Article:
16Lincoln references David R. Atchison, who was president pro tempore of the U.S. Senate at the time of Vice President William R. D. King’s death in April 1853. Under Article one, section three of the U.S. Constitution, the Senate president pro tempore assumed the duties of president of the Senate in the absence of the vice president. Since President Franklin Pierce had no vice president after King’s death, this technically made Atchison the acting vice president of the United States, and, consequently, second in line for the presidency. Jesse D. Bright was president pro tempore of the U.S. Senate at the time that Lincoln delivered this speech.
When the Thirty-Third Congress opened its second session in December 1854, Atchison did not appear; he was leading pro-slavery forces in Bleeding Kansas instead. In his absence, the Senate elected first Lewis Cass and later Bright president pro tempore. When Atchison returned to the Senate on December 22, 1854, Bright offered to step aside so that Atchison could reclaim the role, but Atchison declined. Atchison failed in his bid for reelection, leaving the Senate in March 1855 and becoming a leader of pro-slavery forces in the Kansas Territory throughout 1855 and 1856. This series of events is what Lincoln means when he refers to Atchison resigning his seat as acting vice president to take up the job of “making a slave State out of Kansas.”
Biographical Directory of the American Congress 1774-1949, 19, 251, 890; U.S. Senate Journal. 1853. 33rd Cong., special sess., 331; U.S. Const. art. I, § 3; U.S. Senate Journal. 1854. 33rd Cong., 2nd sess., 5-6, 26, 65; Steven G. O’Brien, American Political Leaders: From Colonial Times to the Present (Santa Barbara, CA: ABC-CLIO, 1991), 16; William E. Parrish, “David Rice Atchison of Missouri,” University of Missouri Studies 34, no. 1 (1961), 167-68.
17Fillmore made this argument in his Albany “Union Speech.”
Frank H. Severance, ed., Millard Fillmore Papers, 2:21.
18Lincoln’s estimate is fairly accurate, if potentially an underestimate. According to the federal census of 1850, there were 3,204,313 enslaved persons in the United States. At the time of the census, $400 was used in statistical assessments as the average value of an enslaved person, although some considered $400 a low estimate. When applied to the population figure of 3,204,313 enslaved persons, this places the estimated worth of enslaved persons at nearly 1.3 billion dollars in 1850—reasonably close to Lincoln’s estimate used in this speech.
J. D. B. DeBow, Statistical View of the United States, 82; Henry Chase and Charles H. Sanborn, The North and the South: Being a Statistical View of the Condition of the Free and Slave States (Boston, MA: John P. Jewett, 1857), 80.
19When Douglas first introduced the Kansas-Nebraska Act in the U.S. Congress in January 1854, the Democratic Party was not united in its response. Antislavery Democrats denounced the bill. Others were split over whether or not the bill should include specific language repealing the Missouri Compromise. Still others decried Douglas and his allies’ heavy-handed tactics to win support for the bill within the party.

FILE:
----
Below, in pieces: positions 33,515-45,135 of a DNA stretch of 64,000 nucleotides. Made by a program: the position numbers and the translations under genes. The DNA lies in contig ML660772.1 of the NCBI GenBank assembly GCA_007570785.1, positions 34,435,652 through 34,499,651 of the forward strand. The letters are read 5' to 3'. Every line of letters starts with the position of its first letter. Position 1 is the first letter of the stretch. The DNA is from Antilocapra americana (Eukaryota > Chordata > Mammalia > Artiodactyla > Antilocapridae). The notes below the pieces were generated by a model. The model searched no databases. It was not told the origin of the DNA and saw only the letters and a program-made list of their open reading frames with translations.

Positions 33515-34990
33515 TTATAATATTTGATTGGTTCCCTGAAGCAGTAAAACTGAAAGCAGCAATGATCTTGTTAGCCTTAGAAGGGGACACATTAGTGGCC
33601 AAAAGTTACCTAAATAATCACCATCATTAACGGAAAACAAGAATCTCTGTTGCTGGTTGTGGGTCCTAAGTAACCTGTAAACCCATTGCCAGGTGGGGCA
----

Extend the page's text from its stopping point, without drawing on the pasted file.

David M. Potter and Don E. Fehrenbacher, The Impending Crisis, 1848-1861, 158-61, 165-67; Michael Burlingame, Abraham Lincoln: A Life (Baltimore: The Johns Hopkins University Press, 2008), 1:363, 390.
20Lincoln delivered this and more than fifty other speeches during the presidential election campaign of 1856 in an effort not only to solidify Republican support for Fremont, but also to convince members of the American Party to unite with Republicans against Buchanan. Although Lincoln had declined other requests to speak outside Illinois during the 1856 campaign, he accepted Hezekiah G. Wells’ invitation to speak in Kalamazoo. He was the only speaker from outside Michigan to speak at the event.
Ultimately, Buchanan won the presidency. See the 1856 Federal Election. In Illinois, Buchanan won 44.1 percent of the vote to Fremont’s 40.2 percent and Fillmore’s 15.7 percent. In Michigan, Fremont won 57.2 percent of the vote compared to Buchanan’s 41.5 percent and Fillmore’s 1.3 percent.
As many predicted, sectionalism played a significant role in the success of each party during the election. Nationally, Buchanan won 174 electoral votes to Fremont’s 114 and Fillmore’s eight. Although Buchanan received the majority of his electoral votes from states below the Mason-Dixon line, he earned some support from free states, winning New Jersey, Pennsylvania, Illinois, and California. Fremont’s electoral votes came entirely from the North, and he performed so well that the election established the Republican Party as the major anti-Democratic party in the North. Fillmore’s only electoral win was Maryland and, overall, he performed better in the South than in the North.
Abraham Lincoln to James W. Grimes; Abraham Lincoln to Joel B. McFarland; Abraham Lincoln to Hezekiah G. Wells; Abraham Lincoln to Hezekiah G. Wells; Tom M. George, “‘Mechem’ or ‘Mack’: How a One-Word Correction in the Collected Works of Abraham Lincoln Reveals the Truth about an 1856 Political Event,” Journal of the Abraham Lincoln Association 33 (Summer 2012), 21; Michael Burlingame, Abraham Lincoln: A Life, 1:425, 433; Howard W. Allen and Vincent A. Lacey, eds., Illinois Elections, 1818-1990 (Carbondale and Edwardsville: Southern Illinois University Press, 1992), 10; Michael J. Dubin, United States Presidential Elections, 1788-1860: The Official Results by County and State (Jefferson, NC: McFarland, 2002), 135; Michael F. Holt, The Rise and Fall of the American Whig Party: Jacksonian Politics and the Onset of the Civil War (New York: Oxford University Press, 1999), 978-79; Cong. Globe, 34th Cong., 3rd Sess., 652 (1857).

Printed Document, 1 page(s), Daily Advertiser (Detroit, MI), 29 August 1856, 2:3-4.